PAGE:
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Well, we have opened the new calendar, turned the page in our planner – the new year is officially here. If you are like me, there is a mixed bag of feelings about this. I’m grateful to say good-bye to the hub-bub of the holidays and for life to go back to ‘normal’ (whatever that is?!). But, with that said, there’s a sadness to the beautiful ornaments getting tucked away until next year. The dark days feel longer without the glow of the Christmas lights adorning each house on our block, and for many people, the financial crush of the credit card bills is overwhelming. January Blues come in all different flavours. Today, we are talking both money and mental health, with some tips for how to beat the blues and head into Spring feeling rested and rejuvenated for the year ahead!
January Blues – what is it?
When we are in the trenches of winter, the daylight hours are few, and the weather does not typically invite a lot of outside playtime, many of us experience a type of depression called Seasonal Affective Disorder. This depression may be linked to a reduced amount of serotonin in our brains, stemming from that reduction in sunlight. To make matters worse, this is the week that those credit card bills and bank statements from Christmas show their ugly heads – and if you weren’t intentional with your holiday spending, you might be avoiding that stack of envelopes like the plague.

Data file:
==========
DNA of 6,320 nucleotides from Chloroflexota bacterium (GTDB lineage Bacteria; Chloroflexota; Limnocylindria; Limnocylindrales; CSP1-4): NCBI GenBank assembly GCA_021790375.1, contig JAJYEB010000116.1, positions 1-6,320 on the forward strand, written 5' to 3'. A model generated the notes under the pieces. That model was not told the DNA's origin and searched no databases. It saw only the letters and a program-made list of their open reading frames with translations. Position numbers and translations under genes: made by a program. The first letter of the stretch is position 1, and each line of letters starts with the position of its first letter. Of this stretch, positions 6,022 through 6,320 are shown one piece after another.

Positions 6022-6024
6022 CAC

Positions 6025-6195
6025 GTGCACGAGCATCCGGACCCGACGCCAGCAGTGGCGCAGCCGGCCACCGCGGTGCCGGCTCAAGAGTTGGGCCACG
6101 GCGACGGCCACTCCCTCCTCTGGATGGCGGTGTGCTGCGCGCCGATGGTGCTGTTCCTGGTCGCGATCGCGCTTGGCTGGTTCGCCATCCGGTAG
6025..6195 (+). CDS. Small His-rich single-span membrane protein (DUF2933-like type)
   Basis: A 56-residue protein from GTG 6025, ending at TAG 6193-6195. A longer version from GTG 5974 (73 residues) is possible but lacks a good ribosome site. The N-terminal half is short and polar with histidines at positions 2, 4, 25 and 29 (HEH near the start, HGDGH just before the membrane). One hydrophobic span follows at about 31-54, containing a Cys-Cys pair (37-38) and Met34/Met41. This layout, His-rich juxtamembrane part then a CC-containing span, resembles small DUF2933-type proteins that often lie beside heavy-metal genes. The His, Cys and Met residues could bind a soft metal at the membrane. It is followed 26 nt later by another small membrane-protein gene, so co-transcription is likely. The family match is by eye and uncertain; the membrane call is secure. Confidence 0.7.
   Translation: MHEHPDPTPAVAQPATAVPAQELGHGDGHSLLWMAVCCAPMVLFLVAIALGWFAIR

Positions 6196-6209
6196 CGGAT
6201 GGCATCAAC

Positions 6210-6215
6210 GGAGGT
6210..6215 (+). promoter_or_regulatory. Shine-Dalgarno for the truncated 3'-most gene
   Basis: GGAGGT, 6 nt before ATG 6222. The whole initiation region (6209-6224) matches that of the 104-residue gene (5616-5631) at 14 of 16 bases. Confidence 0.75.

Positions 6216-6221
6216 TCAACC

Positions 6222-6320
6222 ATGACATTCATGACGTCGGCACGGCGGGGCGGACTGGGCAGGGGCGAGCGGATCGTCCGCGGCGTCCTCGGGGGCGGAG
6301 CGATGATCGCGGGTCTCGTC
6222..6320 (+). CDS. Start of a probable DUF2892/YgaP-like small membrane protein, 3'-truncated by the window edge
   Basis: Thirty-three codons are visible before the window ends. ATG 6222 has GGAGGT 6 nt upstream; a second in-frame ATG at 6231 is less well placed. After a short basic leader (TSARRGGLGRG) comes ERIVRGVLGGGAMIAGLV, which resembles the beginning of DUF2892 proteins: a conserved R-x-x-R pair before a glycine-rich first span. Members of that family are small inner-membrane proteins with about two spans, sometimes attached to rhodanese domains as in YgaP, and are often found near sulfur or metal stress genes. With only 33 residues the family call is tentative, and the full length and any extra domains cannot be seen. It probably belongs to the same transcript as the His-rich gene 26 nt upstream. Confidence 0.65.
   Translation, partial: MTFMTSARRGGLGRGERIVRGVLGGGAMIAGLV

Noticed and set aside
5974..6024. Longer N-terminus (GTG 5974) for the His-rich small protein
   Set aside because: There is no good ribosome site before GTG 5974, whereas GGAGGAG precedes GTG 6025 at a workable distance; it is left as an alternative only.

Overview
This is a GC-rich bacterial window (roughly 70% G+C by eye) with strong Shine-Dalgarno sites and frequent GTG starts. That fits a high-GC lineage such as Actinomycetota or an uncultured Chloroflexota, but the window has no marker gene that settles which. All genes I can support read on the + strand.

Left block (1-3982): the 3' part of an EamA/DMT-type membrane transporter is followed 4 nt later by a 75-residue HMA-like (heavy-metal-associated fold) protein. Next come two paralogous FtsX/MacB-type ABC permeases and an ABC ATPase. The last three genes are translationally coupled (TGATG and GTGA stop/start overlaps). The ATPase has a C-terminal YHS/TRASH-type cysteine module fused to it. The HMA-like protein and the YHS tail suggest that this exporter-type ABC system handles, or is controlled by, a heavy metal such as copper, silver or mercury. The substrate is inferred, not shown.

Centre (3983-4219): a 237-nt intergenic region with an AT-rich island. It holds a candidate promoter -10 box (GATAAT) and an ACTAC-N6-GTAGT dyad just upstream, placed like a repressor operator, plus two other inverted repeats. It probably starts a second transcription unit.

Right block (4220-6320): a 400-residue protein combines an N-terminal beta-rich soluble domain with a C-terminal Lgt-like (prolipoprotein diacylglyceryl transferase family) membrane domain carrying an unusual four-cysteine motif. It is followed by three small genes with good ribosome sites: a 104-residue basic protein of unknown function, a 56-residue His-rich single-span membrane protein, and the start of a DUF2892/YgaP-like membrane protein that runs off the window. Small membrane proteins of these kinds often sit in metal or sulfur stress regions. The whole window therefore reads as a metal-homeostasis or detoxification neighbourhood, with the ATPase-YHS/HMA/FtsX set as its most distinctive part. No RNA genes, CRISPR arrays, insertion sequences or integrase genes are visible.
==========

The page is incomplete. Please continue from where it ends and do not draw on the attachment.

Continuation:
In recent years, companies have started referencing Blue Monday – the third Monday in January – as the most depressing day of the year. The combination of the limited daylight, paired with the rise of debt payments and the fall of Christmas, potential discouragement stemming from failed resolutions all line-up in a perfect storm come mid-January and leave many people feeling unmotivated and overwhelmed.
This concept was initially launched as a marketing ploy for a travel company to encourage dreamy beach vacations as a way to beat the January Blues. While there is no science to back up the notion of Blue Monday, I can see how it has caught on.
If you are experiencing a lack of motivation, unrelenting exhaustion, or general sadness – know that you are not alone. Up to 18 % of Canadians experience a mild to moderate form of Seasonal Affective Disorder in their lifetime*.
Bills, Bills, Bills
Unfortunately, beyond the physical and psychological crunch that this time of year often holds, mid-January is also when the December bills roll in.
SO – if you turned to credit cards last month, your dream Christmas may now be transforming into a financial nightmare.
I have 100% been guilty of this. I want to create the most magical holiday memories for my family, and without any extra cash, my dear friends at Visa and Mastercard were happy to make that happen. More than happy – that’s how they make their money.
The trouble is in what we do next.
We avoid the problem.
If you don’t open the statement, it’s not a problem, right? Wrong. I am sure I am not alone when I tell you that there was a time when the stack of unopened mail (bills, bank statements, etc.) was knee-deep in my bedroom. Talk about avoidance!